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Study Reveals Bullying Has Greater Impact On Mental Health Than Child Abuse

sad little girl

sad little girl

While child abuse has negative effects on children, bullying creates a more serious impact especially on mental health. Bullying has been a growing concern of most parents because there are schools that do not take such an issue seriously.

There are schools that claim bullying builds character, but if you are going to delve deeper into it, you will begin to realize that it leaves scars deeper than child abuse. Data have been combined showing how childhood experiences affect one’s development. The results revealed that children who are bullied are most likely to suffer from mental health problems.

Without a doubt, bullying is a worldwide issue and there have been a lot of cases of bullying reported, which have not been properly addressed. Schools should build a safer place for children because a strong foundation helps them create a safety net as they grow. This revelation should serve as a wake up call not only to teachers, but to parents as well.

“The mental health outcomes we were looking for included anxiety, depression or suicidal tendencies,” said Wolke. “Our results showed those who were bullied were more likely to suffer from mental health problems than those who were maltreated. Being both bullied and maltreated also increased the risk of overall mental health problems, anxiety and depression in both groups.”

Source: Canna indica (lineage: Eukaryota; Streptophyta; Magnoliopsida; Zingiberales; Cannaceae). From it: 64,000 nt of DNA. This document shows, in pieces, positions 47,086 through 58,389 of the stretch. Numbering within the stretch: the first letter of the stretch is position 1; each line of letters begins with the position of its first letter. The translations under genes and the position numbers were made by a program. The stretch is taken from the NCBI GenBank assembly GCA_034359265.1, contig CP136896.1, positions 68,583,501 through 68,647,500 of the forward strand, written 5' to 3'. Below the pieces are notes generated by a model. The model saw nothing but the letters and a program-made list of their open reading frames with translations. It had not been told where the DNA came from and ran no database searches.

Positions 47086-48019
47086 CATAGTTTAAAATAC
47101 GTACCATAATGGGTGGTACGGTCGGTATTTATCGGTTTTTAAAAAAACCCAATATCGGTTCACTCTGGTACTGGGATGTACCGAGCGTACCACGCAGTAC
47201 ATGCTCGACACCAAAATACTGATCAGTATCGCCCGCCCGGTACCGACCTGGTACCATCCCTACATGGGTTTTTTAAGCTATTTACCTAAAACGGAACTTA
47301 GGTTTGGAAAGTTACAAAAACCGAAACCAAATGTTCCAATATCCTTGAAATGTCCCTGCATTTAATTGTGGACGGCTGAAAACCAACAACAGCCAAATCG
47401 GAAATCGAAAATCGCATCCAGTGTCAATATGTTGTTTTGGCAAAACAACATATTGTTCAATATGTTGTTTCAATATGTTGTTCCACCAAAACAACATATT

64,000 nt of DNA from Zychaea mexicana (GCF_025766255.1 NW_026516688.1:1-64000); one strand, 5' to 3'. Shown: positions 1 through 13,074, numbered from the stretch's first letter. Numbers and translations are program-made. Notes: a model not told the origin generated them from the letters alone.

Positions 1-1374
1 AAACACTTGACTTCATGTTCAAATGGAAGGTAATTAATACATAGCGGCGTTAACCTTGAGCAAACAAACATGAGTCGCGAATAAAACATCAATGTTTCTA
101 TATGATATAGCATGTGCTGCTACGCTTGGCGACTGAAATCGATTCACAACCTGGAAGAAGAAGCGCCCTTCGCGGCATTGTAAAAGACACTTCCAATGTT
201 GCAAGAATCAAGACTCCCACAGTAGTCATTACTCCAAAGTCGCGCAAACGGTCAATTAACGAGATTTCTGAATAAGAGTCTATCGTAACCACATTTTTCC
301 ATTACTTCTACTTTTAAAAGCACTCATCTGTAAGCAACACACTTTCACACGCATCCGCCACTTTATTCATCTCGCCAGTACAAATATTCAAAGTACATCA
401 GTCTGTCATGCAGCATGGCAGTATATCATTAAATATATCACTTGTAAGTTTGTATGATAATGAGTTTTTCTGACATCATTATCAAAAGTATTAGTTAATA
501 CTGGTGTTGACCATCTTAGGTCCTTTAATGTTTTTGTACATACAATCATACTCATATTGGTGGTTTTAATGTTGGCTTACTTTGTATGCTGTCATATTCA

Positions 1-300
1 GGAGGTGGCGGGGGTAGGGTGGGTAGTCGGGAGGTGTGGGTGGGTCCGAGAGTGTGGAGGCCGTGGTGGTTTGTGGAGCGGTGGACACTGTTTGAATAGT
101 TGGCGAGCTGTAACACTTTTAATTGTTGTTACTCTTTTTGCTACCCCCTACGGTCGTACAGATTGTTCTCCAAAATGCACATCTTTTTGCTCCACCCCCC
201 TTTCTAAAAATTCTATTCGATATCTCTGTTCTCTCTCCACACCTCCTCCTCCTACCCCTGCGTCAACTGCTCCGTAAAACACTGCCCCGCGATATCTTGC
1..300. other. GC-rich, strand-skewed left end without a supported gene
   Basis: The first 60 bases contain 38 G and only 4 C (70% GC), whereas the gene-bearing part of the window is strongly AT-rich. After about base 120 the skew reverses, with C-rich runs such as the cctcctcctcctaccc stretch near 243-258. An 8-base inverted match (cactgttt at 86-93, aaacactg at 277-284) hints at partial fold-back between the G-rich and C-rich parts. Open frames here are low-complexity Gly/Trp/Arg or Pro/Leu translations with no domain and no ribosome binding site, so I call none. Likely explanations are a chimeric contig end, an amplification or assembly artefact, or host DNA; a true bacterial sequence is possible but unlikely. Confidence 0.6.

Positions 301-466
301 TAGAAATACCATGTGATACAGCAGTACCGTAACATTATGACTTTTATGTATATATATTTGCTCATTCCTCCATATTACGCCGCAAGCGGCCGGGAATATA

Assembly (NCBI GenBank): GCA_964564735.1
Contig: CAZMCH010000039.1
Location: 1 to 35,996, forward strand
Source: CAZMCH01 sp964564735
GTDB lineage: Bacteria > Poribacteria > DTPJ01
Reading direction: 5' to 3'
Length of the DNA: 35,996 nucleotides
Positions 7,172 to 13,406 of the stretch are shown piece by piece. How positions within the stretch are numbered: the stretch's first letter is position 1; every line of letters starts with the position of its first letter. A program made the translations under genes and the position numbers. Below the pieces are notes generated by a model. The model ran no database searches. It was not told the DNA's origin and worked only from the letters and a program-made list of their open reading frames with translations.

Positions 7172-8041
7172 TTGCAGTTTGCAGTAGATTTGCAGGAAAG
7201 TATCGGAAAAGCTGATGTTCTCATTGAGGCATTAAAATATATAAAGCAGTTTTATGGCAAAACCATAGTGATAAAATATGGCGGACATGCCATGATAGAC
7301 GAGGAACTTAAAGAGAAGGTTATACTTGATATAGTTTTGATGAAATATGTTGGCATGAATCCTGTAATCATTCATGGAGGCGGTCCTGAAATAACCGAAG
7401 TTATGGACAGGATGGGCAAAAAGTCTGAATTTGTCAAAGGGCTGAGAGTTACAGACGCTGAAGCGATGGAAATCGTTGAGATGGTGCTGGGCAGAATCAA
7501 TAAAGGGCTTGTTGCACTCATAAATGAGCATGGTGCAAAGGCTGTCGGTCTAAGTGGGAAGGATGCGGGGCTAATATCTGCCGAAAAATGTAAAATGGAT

Maltreatment was defined as “physical, emotional, or sexual abuse, or severe maladaptive parenting,” such as hitting or frequent shouting.

As the study notes, “Child maltreatment is a global issue and has been a matter of intense public concern in high-income countries for more than a century,” and is known to have serious physical and mental effects, while bullying has been relatively understudied. Yet on all measures, bullying had a greater effect, with GSMS participants who were bullied 4.9 times as likely to suffer anxiety as those who had been maltreated.

Unsurprisingly, bullying is more common than maltreatment, being reported by 36.7% of participants compared with 15.5% for maltreatment (7% reporting both). If the consequences are as severe as Wolke concludes, the contribution to mental illness is enormous.

Read full article via: Study Finds Bullying Affects Mental Health More Than Child Abuse